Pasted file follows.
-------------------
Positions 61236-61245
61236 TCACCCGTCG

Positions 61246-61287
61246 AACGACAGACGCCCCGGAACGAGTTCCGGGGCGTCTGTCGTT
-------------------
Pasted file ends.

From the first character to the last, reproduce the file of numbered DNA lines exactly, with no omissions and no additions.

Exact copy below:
Positions 61236-61245
61236 TCACCCGTCG

Positions 61246-61287
61246 AACGACAGACGCCCCGGAACGAGTTCCGGGGCGTCTGTCGTT